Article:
‘The Arctic is just beautiful’ - interview with prof. Agata Weydmann-Zwolicka


‘Nowadays, large-scale research is no longer possible within a single institution or discipline. We have more and more research tools that require interdisciplinary knowledge, and it is only through cooperation that we can conduct modern research and push the boundaries of the known,' says the research team leader of the BaltArctic Research Cruise, dr hab. Agata Weydmann-Zwolicka, prof. UG. We talk to the marine scientist about the cruise's three major research tasks, coordinating international scientific cooperation, and her love of the Arctic.


- What are the main objectives of your research during the cruise?

Prof. Agata Weydmann-Zwolicka: - Our aim is to trace the path of the water flowing out of the Baltic Sea to the north. We want to see how far we can follow it along the coasts of Sweden and Norway.

- How do your activities relate to studying the impact of climate change on Arctic ecosystems?

- During the cruise, we will study the human impact on the seas, but not in the context of global warming. It is very important to us to find out what is in the Baltic waters that we are going to trace. The Baltic Sea is quite specific because of, among other things, it is much fresher than other seas due to a minor inflow of Atlantic waters and a major river run-off. There is a very dense human population around it, which means that rivers pour in all kinds of pollutants, artificial fertilisers and other substances that affect the sea's ecosystem. Throughout the BaltArctic Research Cruise, we want to see how far north of the Baltic Sea traces of human activity within this sea are still detectable.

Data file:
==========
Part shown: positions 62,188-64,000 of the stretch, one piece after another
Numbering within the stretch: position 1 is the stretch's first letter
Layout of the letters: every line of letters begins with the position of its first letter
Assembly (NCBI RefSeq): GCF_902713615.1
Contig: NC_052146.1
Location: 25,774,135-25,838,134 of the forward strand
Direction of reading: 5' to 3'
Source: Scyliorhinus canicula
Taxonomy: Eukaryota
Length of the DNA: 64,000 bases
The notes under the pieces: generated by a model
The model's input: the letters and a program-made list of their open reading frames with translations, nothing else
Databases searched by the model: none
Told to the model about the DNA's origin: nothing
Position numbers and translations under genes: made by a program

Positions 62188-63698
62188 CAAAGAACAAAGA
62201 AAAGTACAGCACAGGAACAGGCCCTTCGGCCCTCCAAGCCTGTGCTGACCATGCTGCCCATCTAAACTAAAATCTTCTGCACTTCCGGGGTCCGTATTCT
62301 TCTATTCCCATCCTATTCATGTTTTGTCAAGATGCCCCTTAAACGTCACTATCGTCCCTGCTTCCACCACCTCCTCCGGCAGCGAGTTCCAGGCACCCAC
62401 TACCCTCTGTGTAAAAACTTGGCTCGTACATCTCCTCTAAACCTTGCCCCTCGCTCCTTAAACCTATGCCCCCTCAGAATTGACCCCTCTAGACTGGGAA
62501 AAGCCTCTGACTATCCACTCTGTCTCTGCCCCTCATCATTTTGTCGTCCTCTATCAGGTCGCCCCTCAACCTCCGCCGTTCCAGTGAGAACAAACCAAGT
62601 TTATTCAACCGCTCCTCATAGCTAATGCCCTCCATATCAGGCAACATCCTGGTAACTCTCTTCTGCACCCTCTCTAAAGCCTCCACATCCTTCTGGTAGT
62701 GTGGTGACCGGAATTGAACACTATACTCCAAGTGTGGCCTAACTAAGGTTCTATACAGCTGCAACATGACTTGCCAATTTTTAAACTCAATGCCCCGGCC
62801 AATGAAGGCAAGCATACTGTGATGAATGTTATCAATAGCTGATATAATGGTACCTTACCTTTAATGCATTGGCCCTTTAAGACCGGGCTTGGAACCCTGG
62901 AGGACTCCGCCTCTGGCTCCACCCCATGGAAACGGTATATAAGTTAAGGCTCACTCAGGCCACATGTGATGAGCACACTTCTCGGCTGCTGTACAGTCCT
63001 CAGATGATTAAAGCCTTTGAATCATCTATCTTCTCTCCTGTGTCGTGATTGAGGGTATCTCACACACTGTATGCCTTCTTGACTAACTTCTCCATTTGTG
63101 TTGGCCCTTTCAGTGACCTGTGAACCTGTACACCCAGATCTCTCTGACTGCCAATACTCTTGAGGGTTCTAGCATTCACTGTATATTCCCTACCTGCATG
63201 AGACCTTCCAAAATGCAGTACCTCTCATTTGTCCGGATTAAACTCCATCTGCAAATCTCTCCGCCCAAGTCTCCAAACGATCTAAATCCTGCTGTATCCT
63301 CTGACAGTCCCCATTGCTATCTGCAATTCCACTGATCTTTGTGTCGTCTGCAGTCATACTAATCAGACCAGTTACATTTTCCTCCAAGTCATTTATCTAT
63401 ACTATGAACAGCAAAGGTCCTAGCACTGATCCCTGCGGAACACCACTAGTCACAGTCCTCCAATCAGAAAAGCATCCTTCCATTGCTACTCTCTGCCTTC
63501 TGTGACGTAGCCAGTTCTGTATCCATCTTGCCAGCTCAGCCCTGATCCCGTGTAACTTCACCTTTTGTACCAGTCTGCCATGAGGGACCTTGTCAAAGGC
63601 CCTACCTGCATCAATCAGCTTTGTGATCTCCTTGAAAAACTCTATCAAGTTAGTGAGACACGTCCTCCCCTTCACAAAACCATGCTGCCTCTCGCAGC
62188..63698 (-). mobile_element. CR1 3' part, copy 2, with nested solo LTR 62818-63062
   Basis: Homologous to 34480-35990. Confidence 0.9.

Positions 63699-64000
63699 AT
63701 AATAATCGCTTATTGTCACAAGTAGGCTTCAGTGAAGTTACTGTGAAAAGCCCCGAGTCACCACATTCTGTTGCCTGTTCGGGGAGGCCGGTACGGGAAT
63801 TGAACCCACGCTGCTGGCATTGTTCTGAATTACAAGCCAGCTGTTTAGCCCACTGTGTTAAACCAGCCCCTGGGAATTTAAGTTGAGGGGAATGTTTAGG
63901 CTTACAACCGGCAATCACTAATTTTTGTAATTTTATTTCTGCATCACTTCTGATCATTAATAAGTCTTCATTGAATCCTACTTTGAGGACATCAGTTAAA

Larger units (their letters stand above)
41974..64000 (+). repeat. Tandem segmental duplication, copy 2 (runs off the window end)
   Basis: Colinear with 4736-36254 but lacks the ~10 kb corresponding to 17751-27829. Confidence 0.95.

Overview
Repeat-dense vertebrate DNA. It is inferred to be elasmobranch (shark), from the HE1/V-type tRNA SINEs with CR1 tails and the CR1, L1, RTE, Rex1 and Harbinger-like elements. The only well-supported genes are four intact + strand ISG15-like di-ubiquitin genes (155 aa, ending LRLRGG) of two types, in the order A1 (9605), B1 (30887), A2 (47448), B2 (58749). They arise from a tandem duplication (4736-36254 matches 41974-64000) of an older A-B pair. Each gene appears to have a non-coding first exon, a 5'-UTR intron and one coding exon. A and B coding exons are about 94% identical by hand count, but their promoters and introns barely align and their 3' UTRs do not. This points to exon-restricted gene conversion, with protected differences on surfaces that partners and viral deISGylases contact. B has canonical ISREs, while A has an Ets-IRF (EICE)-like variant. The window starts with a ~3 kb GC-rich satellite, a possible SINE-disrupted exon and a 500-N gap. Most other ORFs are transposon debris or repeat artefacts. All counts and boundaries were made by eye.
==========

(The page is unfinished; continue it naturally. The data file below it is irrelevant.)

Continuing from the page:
- What substances do you want to track during this research?

- Scientists from the UG Faculty of Oceanography and Geography and the University of Cádiz will primarily be studying chemical properties of Baltic waters and also tracking contaminants, while a researcher from the University of Algarve will be investigating microplastics. These substances are to be expected, but we will also try to trace the pathways of the substances that make the Baltic Sea a highly eutrophic, nutrient-rich waterbody. High nutrient concentration influences phytoplankton, which are small, single-celled algae, but it is also the reason we have cyanobacterial blooms almost every year. Human activity is largely at fault here, because plants and other autotrophic organisms in the sea are affected by the same substances that we use on land. This means that if a fertiliser from a field ends up in a river and then consecutively in a sea, it supports the growth of marine plants, and other autotrophic organisms, as well.

- What specific methods and tools are you going to you use to collect data and samples during the cruise?

- Our project consists of three research tasks. The first concerns the study of oceanographic conditions directly related to sea currents, as water flows out of the Baltic area in the form of a current. Within this task, we will measure the salinity, temperature and other physical properties of the water. Besides various types of probes, we will use drifters, which are buoys floating in the seawater and transmitting their position via satellite. With these, we will be able to investigate the track and speed of the current flowing out of the Baltic Sea towards the North. The second research task concerns marine chemistry in the broadest sense, i.e. the basic parameters of Baltic water and other waters we encounter along the way, as well as marine aerosols. During the cruise, we will collect water samples using bathometers - devices that collect a specific volume of water at a specific depth. The third research task concerns organisms that may be carried or present in the Baltic water masses.